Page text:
Gates Foundation awards TASCHA with 10-year grant to advance public libraries as agents of social change


The Bill & Melinda Gates Foundation has awarded the Technology & Social Change Group (TASCHA) at the University of Washington Information School with a $16 million “legacy” grant to conduct research that will aid the global transformation of public libraries as centers of learning, creativity, and community development. The Gates Foundation announced that at the end of 2018 it will sunset its Global Libraries program after a 20 year, $1 billion investment that improved the lives of over 253 million people in 54 countries. In order to ensure the future strength of the public library field, the Gates Foundation entrusted three legacy partners — the International Federation of Library Associations and Institutions (IFLA), the U.S. Public Library Association (PLA), and TASCHA — with resources to carry forward Gates’ vision for the next decade.

“TASCHA is incredibly honored and humbled to receive this award,” said TASCHA’s Director Chris Coward.

“We are proud of the public library research we’ve produced over many years, and are grateful that the Gates Foundation has recognized the essential role of research in generating the insights and innovations that will continue to advance the library field.”

TASCHA will utilize the $16 million investment to launch a new series of research initiatives in collaboration with the public library field as well as IFLA and PLA. These research initiatives will demonstrate novel ways for public libraries to serve as agents of social change; particularly by leveraging their physical presence in over 320,000 communities worldwide and advances in digital technologies. The partnership with PLA and IFLA offers a direct channel to reach the broader library field.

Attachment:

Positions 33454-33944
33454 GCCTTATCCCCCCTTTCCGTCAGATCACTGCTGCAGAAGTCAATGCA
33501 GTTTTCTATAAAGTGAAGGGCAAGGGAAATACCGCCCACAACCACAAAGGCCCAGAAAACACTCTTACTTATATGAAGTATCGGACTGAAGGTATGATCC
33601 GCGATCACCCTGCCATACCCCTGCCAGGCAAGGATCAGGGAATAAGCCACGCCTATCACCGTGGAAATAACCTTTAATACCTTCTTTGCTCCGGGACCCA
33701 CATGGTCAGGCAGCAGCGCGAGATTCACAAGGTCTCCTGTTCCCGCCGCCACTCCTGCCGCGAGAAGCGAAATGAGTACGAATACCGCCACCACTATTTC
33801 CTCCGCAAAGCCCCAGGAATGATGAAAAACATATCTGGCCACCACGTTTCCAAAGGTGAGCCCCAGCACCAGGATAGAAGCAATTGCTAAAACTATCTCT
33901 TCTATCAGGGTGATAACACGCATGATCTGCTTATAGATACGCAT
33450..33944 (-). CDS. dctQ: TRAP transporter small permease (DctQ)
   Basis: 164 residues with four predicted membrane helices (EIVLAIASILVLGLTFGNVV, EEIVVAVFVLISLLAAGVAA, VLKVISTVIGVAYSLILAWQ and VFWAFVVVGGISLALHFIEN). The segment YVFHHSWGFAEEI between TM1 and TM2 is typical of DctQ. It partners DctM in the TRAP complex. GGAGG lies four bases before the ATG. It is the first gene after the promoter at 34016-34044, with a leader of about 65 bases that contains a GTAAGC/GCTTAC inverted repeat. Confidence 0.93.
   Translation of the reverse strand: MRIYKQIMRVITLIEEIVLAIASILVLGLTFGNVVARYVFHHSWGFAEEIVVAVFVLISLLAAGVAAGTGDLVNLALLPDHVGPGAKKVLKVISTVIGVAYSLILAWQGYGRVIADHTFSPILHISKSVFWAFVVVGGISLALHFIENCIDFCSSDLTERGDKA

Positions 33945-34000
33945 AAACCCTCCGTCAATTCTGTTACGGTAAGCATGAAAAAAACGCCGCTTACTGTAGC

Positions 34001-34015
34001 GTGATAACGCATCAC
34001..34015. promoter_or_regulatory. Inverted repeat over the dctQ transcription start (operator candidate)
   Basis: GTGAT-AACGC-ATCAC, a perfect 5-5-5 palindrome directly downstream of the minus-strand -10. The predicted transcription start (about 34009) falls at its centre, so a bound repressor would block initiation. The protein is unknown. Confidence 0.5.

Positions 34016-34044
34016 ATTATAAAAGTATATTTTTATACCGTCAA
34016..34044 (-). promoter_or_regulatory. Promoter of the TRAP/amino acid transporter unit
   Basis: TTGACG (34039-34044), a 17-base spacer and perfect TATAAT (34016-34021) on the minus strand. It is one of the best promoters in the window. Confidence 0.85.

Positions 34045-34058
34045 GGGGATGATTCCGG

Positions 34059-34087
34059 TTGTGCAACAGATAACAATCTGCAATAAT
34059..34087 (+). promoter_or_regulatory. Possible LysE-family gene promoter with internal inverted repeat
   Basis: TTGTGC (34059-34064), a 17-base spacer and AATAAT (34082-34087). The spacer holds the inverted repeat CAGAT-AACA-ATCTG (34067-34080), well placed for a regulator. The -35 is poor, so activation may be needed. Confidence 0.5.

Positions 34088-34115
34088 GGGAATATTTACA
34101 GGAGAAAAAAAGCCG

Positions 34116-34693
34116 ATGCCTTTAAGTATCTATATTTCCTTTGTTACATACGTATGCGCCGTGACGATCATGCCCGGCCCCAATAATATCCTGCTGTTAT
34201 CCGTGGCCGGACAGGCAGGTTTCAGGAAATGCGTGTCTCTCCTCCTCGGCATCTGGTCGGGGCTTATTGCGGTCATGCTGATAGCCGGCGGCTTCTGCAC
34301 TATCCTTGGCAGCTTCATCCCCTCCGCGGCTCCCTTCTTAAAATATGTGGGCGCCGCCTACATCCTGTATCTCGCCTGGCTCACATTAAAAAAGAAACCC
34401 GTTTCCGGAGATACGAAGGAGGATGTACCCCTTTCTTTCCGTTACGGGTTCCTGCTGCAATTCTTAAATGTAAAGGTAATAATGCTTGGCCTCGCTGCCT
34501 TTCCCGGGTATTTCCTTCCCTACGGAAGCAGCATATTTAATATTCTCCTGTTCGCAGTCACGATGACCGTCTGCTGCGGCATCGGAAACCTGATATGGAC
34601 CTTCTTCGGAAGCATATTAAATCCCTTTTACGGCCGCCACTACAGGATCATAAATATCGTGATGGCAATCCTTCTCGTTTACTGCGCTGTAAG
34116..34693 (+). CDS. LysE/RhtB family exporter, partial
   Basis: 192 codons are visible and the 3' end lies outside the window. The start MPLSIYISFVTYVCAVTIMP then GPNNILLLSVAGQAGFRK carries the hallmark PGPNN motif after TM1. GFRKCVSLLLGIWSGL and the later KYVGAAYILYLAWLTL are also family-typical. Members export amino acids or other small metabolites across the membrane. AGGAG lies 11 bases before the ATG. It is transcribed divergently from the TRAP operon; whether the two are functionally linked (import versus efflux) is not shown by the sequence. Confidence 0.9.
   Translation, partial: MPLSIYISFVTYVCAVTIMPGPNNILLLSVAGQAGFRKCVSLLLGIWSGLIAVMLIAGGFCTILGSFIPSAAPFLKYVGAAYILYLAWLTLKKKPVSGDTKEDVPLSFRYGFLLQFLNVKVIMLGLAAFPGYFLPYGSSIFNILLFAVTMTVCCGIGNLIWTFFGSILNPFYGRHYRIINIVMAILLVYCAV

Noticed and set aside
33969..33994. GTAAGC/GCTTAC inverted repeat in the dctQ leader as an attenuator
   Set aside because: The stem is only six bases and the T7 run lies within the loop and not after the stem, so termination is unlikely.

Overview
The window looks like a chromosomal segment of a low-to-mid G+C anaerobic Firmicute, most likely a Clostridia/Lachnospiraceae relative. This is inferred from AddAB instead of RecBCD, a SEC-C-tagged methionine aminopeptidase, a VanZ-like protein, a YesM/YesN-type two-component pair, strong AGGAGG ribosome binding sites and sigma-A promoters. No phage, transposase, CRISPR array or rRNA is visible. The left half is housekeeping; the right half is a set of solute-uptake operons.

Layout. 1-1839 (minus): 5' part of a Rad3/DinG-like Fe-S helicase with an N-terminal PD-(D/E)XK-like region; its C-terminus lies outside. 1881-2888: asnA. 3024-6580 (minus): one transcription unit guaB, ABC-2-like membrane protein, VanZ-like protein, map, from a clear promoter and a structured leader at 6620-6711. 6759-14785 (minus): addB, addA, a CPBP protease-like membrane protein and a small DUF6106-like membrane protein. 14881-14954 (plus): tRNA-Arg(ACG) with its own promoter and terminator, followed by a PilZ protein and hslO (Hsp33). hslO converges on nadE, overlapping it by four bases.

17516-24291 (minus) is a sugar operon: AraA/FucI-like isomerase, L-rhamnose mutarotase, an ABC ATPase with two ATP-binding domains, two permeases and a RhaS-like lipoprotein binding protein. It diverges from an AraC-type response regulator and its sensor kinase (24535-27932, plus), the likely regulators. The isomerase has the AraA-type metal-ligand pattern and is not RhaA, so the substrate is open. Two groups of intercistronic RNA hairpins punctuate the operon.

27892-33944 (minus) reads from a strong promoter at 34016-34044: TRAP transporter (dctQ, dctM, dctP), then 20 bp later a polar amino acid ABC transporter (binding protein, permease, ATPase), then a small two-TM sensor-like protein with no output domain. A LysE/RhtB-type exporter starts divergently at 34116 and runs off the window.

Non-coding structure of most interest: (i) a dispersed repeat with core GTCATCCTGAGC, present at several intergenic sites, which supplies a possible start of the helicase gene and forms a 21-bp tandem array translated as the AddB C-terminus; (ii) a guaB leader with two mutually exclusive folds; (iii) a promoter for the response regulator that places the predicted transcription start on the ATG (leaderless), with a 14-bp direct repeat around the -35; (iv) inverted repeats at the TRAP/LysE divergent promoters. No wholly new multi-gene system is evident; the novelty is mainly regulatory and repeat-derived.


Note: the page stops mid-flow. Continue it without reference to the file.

The investment will also enrich the University of Washington Information School’s educational programs by offering students new opportunities to learn and partake in the research. “The Gates legacy award is a tremendous asset for the University of Washington Information School. It will allow us to attract faculty and students dedicated to improving people’s lives through public libraries, further elevating our profile as a leader in the global iSchool movement,” said Information School Dean Anind Dey.

Contact TASCHA Director, Chris Coward, for additional information.


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